Talks bid to avert pension strikes

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The Independent Online

Talks aimed at averting a wave of strikes by public sector workers in a bitter row over pensions will be held tomorrow, with the Government saying it is committed to "genuine engagement" with the unions.

The meeting between ministers and union leaders follows the announcement by the TUC of a day of action on November 30 in protest at planned increases in the pension contributions of millions of workers.

Several unions are now preparing to hold ballots for strikes, with the aim of co-ordinating industrial action.

A Cabinet Office spokesman said: "We are totally committed to genuine engagement with the unions. We have a lot to talk about and there are proposals on the table for discussion.

"Thursday's meeting with the TUC is part of ongoing talks. Central discussions have been going on for several months, and the Government is committed to working with the unions to achieve necessary reforms.

"It is extremely disappointing that the TUC is calling on union members to lose a day's pay and go on strike while serious talks are still ongoing. This is a genuine and meaningful dialogue, which includes discussions about how to implement the changes on contributions set out in the spending review.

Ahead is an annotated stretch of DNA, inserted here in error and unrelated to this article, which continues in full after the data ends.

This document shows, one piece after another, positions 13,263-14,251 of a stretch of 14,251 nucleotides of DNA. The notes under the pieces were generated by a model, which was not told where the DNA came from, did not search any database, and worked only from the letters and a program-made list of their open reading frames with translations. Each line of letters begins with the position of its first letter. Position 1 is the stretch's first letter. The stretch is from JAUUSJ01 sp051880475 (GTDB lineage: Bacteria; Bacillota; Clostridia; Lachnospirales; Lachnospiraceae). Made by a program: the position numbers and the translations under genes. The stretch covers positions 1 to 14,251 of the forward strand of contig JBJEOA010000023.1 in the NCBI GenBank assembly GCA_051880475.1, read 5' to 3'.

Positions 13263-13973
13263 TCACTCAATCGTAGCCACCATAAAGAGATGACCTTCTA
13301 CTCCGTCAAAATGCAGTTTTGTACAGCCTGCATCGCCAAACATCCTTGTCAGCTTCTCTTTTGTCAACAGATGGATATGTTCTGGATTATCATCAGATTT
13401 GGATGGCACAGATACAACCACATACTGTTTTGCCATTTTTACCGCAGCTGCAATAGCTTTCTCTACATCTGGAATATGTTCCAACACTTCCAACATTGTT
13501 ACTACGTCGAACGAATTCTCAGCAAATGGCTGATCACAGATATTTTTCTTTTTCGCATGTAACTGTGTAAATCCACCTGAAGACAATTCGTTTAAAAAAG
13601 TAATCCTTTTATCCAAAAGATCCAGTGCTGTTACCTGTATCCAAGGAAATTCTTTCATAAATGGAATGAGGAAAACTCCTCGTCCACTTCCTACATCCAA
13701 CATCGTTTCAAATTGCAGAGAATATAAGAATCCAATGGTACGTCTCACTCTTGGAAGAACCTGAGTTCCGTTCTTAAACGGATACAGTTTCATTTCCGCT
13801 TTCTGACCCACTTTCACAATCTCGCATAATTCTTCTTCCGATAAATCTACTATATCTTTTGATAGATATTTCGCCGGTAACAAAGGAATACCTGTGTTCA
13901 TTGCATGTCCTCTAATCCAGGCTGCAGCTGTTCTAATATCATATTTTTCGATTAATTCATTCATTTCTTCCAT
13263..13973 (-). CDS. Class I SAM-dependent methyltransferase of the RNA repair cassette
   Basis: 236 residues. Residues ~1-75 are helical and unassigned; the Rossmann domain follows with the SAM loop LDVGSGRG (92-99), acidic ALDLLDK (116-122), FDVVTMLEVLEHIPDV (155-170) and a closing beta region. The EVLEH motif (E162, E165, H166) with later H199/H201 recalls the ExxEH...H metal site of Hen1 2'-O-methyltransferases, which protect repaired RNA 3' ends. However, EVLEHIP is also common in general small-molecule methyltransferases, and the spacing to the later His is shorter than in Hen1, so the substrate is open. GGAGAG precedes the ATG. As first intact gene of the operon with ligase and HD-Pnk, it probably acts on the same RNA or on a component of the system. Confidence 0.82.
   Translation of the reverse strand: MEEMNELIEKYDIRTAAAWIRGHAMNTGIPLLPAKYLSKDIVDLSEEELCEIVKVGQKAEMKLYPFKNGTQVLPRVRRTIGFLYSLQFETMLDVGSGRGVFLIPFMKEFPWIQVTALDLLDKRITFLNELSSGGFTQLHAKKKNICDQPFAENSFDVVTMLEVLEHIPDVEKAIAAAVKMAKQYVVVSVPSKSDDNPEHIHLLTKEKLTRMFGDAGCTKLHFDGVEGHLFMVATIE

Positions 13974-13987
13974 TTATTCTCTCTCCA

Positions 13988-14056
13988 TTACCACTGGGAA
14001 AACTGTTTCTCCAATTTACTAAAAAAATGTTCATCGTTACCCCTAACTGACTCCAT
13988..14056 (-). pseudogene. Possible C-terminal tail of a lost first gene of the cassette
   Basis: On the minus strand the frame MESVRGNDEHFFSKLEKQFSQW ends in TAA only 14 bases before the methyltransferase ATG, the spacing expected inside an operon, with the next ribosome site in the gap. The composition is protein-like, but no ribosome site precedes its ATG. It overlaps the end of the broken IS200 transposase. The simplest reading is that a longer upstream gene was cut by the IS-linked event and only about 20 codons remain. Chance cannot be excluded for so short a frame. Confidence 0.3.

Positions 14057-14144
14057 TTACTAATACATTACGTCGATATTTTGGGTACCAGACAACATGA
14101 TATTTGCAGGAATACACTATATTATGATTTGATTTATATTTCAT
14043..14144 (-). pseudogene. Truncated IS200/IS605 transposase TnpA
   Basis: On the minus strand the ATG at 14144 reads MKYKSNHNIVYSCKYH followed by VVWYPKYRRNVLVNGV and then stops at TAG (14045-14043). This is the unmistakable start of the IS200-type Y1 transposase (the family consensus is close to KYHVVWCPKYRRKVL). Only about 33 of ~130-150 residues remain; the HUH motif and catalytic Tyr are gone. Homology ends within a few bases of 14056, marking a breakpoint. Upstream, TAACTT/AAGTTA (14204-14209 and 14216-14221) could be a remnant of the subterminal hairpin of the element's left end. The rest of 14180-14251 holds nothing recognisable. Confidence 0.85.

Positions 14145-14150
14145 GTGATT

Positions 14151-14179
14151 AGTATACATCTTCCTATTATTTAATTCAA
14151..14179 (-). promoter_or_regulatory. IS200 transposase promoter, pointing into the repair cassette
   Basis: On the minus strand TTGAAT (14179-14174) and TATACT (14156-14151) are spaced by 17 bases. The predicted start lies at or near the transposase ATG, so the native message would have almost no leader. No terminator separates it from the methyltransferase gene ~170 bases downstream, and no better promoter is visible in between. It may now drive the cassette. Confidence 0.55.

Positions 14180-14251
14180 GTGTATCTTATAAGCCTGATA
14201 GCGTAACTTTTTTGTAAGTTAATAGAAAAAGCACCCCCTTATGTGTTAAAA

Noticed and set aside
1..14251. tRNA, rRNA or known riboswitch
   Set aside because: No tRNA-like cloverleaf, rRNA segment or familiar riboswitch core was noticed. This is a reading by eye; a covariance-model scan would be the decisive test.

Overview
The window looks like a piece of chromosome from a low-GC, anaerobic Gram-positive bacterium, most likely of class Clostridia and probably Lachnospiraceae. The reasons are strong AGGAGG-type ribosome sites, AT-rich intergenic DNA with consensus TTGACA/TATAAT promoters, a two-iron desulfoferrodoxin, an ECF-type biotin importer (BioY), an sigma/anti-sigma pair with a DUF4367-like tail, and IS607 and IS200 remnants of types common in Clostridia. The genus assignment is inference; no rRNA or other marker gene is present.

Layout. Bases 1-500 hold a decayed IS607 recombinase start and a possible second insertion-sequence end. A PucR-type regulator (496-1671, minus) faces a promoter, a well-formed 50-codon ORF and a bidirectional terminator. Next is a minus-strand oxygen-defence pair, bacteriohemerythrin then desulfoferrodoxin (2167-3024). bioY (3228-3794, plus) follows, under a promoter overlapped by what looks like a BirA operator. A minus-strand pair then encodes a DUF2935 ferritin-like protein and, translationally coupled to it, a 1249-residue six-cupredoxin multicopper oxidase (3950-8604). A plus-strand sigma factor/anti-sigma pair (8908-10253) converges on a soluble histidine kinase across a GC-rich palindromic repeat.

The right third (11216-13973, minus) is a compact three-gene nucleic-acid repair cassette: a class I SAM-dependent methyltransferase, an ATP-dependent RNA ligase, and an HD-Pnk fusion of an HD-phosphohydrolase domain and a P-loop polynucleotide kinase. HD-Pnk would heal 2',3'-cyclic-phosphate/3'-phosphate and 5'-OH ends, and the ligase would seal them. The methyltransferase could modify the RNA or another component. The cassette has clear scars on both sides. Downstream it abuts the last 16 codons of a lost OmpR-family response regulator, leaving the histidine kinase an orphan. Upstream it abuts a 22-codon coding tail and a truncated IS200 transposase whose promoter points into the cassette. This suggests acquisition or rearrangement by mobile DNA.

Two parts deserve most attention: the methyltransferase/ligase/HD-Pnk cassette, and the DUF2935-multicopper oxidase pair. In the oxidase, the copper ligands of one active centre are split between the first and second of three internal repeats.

"The Government is committed to this dialogue in order to agree a way forward. However, the unions also need to commit to genuine engagement and make constructive proposals."

Union leaders met local government employers today to discuss the dispute.

A TUC spokesman said: "We are determined to do our best to end this dispute through negotiation. But, despite many hours of talks, we have had little or no movement from ministers on the substantive issues.

"We hope that the obvious growing anger of staff across the public sector will help persuade the Government that they need to not just talk but start to seek agreement."

Brian Strutton, national officer of the GMB union, said: "The Cabinet Office statement again says that Government is willing to discuss implementation. GMB don't want to just discuss - we want to negotiate, and we don't want this just to be about implementation of decisions already made.

"We want negotiations to be about the key principles; namely, how much public sector workers have to pay for their pensions, how much they will get and when they will get it.

"It is the refusal of Government to genuinely negotiate that has forced the unions to ballot for industrial action and the Cabinet Office seems incapable of realising this."